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Turkish PM's tears draw ire of families of 1980 coup victims

ANKARA - Hürriyet Daily News | 7/21/2010 12:00:00 AM | İZGİ GÜNGÖR

The prime minister's attempt to turn the upcoming vote on constitutional reforms into a referendum on the 1980 military coup has drawn the ire of some victims' families.

The prime minister’s attempt to turn the upcoming vote on constitutional reforms into a referendum on the 1980 military coup by conjuring bitter memories of that period has drawn the ire of some victims’ families.

“Instead of crying crocodile tears, the prime minister should first apologize to the families of 1980 coup victims and visit us to convince us of his sincerity,” Süleyman Kambur, the brother of a young man executed during the post-coup period, told the Hürriyet Daily News & Economic Review on Wednesday.

In an emotion-charged speech to his party’s parliamentary group meeting Tuesday, Prime Minister Recep Tayyip Erdoğan evoked the memory of young leftists and rightists executed following the 1980 coup in calling for a “yes” vote on proposed constitutional reforms. The referendum is set for Sept. 12, the 30th anniversary of the coup.

“We have wanted the trial of the coup plotters for 30 years but the government hasn’t taken any step in this respect throughout its eight-year rule. [Erdoğan’s] tears are fake,” Kambur, the elder brother of coup victim Mehmet Kambur, told the Daily News.

Though the ruling Justice and Development Party, or AKP, has claimed that a vote in favor of its reforms would pave the way for the 1980 coup plotters to be tried, Kambur and other victims’ relatives said they would vote against the package.

“We will say ‘no’ in the referendum. Is it possible for us to say ‘yes’ to a constitutional change that is an extension of the 1980 coup period?” Kambur said.

Hüseyin Esentürk, chairman of the Ankara Branch of the Revolutionary 78s Federation, agreed, explaining: “Saying ‘yes’ in the referendum would actually mean saying ‘yes’ to the Constitution of the 1980 coup period as the majority of the 1982 Constitution is maintained [under the amendments].”

Naci Sönmez, the son of Fatsa Mayor Fikri Sönmez, who died due to torture during the 1980 coup period, said, however, that he would definitely say “yes” in the referendum for his father.

The main opposition Republican People’s Party, or CHP, had lobbied for the constitutional reform package to include an article on the prosecution of coup leaders, headed by Kenan Evren.

After initially dismissing the CHP’s demand, the AKP, in a surprise move, included an article that removes the ban on prosecuting the 1980 coup leaders. Many legal experts, however, say any prosecution would not be technically possible or practical due to the statute of limitations.

[HH] Contradicted by the Ergenekon case

Members of victims’ families and other people who lived through the coup period dismissed Erdoğan’s speech as “insincere,” saying there are many conflicts in the government’s policies on the issue.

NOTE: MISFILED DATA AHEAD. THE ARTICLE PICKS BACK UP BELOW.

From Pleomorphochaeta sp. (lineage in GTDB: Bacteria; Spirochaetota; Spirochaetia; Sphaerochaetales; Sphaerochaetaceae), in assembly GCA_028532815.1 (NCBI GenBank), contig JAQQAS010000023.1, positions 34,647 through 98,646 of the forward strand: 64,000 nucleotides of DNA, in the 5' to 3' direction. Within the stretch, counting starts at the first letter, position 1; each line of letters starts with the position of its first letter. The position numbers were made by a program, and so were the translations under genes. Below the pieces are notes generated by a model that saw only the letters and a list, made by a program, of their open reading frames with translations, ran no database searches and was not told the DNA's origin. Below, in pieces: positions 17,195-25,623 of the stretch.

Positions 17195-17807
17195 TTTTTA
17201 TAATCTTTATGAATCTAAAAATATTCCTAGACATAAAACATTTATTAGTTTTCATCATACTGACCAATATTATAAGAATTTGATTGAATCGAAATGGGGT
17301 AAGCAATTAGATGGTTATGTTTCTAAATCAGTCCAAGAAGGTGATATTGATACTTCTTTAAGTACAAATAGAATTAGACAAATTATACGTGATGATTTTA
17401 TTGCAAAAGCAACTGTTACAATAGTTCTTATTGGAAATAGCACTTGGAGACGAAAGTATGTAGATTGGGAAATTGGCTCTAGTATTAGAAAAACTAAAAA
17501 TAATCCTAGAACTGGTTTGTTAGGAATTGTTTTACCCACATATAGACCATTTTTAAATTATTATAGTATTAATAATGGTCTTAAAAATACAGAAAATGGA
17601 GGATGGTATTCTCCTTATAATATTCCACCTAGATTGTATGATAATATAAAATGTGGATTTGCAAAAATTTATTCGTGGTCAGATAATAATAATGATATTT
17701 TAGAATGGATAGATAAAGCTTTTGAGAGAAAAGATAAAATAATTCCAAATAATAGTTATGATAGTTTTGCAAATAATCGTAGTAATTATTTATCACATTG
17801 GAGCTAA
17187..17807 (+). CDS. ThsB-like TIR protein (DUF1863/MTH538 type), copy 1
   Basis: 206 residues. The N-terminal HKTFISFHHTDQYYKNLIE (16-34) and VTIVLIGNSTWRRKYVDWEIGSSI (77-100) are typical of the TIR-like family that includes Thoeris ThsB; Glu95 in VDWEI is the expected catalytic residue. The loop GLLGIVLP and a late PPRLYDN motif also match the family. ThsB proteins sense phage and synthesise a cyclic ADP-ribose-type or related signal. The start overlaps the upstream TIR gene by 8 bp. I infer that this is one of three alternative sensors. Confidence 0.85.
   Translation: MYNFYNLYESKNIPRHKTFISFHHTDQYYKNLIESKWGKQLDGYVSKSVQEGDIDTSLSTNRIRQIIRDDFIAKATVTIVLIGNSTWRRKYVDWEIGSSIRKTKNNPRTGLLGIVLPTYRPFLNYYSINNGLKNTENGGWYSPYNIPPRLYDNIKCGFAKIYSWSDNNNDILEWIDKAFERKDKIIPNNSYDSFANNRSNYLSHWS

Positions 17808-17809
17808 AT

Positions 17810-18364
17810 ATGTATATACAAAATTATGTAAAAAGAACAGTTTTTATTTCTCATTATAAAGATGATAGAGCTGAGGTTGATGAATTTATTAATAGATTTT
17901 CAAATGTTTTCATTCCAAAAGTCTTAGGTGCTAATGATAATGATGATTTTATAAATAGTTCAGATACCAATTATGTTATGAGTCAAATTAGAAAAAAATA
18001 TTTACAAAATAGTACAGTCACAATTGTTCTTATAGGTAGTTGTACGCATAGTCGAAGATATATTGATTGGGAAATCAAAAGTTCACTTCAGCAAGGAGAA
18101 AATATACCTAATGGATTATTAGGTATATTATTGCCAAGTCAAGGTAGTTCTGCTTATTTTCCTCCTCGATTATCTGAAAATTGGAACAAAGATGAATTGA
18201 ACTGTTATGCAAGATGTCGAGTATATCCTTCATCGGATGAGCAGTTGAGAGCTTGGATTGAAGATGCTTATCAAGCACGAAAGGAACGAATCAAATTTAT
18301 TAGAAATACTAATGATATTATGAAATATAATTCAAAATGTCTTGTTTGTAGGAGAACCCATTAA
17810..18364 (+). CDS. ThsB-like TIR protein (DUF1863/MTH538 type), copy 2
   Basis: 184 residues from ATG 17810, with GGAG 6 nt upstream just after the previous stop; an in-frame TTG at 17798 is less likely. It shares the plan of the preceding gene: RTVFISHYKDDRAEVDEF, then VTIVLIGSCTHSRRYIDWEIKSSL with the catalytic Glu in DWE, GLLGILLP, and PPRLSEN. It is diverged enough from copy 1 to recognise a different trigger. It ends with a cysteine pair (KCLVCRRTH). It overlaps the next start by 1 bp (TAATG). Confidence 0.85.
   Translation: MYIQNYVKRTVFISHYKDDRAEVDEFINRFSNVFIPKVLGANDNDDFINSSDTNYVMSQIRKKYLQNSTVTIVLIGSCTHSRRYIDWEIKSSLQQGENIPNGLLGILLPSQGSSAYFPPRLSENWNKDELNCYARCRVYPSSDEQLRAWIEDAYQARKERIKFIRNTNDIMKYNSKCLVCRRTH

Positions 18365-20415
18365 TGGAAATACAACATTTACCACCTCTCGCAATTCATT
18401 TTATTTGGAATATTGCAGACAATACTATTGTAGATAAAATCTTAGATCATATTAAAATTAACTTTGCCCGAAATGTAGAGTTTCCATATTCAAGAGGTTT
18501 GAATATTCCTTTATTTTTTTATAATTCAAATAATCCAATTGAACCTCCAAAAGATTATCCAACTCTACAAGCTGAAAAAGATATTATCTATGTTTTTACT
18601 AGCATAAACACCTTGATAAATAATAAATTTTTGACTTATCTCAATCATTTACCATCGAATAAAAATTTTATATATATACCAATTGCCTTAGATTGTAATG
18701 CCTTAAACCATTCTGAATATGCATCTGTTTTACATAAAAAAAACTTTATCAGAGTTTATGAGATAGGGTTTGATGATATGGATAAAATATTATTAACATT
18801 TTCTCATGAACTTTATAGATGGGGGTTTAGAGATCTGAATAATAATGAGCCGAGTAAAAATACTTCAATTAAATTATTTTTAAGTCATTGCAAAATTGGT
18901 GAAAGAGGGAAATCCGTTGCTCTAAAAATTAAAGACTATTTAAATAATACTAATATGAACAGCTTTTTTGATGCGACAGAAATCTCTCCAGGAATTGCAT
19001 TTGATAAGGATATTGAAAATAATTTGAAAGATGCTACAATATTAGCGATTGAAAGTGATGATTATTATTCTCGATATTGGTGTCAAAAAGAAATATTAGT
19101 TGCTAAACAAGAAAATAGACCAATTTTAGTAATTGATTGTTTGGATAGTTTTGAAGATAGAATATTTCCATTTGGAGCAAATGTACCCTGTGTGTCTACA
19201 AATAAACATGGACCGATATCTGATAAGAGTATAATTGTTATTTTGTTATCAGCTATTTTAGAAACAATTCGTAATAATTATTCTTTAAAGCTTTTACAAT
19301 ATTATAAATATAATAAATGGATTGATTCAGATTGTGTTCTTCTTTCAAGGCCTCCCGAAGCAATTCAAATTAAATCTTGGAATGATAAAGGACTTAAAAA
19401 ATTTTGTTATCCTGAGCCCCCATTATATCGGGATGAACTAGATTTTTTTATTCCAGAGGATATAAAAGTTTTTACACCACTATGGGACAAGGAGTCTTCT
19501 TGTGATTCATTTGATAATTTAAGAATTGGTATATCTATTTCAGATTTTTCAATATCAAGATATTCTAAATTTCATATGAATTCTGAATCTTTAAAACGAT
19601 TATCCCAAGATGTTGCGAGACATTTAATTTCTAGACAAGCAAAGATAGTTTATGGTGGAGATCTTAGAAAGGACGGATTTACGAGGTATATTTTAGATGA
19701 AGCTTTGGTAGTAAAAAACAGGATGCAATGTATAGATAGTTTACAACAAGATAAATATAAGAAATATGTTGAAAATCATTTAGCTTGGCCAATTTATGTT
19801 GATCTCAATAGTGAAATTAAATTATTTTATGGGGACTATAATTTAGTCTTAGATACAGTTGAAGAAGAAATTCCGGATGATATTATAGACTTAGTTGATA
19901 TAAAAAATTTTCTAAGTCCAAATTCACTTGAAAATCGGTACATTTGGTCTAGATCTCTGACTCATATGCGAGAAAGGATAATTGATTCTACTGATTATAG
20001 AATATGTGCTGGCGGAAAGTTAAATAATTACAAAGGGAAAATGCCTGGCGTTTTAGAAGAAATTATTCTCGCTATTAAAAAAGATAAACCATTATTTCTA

Mehmet Kangal, the chairman of the Revolutionary 78s Federation, told the Daily News that the laws are not applied to people equally, referring to the coup plotters who currently face trial as part of the Ergenekon probe into an alleged organization accused of seeking to topple the government by staging a coup.

“I believe the alleged Ergenekon gang was the consequence of the 1980 coup period,” Kangal said, adding that all people must be subject to the same laws, implying that not only Ergenekon suspects, but also the 1980 coup plotters should face trial.

Similary, Mehmet Tezkan of daily Milliyet hinted in his column Wednesday that the way the government said it wanted to face the coup period was in conflict with the way it has been prosecuting the Ergenekon case. He also said President Abdullah Gül had hosted coup leader Evren, calling that another contradiction.

Commenting on Erdoğan’s statement that Culture Minister Ertuğrul Günay could not attend his father’s funeral during the 1980 coup period, Tezkan said Başkent University founder Mehmet Haberal, who has been detained for the past 15 months as a suspect in the ongoing Ergenekon probe, was not permitted to attend his father’s funeral either.

[HH] ‘A theatric show’

“Why did the government wait for a referendum to prosecute the 1980 coup plotters? It should have already paved the way for it with a small law,” Yılmaz Yukarıgöz, the older brother of Ramazan Yukarıgöz, who was executed in the 1980 coup period, told the Daily News.

“You can’t prosecute them, even if the reform package paves the way for it, unless a change is made in the criminal laws,” he said. “I will thus say ‘no’ to the extension of the coup period. They exploit those who are our honor.”

Speaking to daily Taraf on Wednesday, Erkan Eren, the brother of Erdal Eren, one of the victims Erdoğan mentioned in his speech, said he did not find the prime minister’s approach sincere, suggesting it was only a political ploy due to the approaching referendum.

Esentürk said it became easier for political leaders to shed tears whenever elections are on the horizon.

“What Erdoğan displayed Tuesday was a theatrical show. The AKP is itself the consequence of the 1980 coup period. If they are determined to prosecute coup plotters, why did President Abdullah Gül host Kenan Evren at Çankaya Palace last year?” Esentürk said. “They’re simply exploiting our revolutionary friends.”

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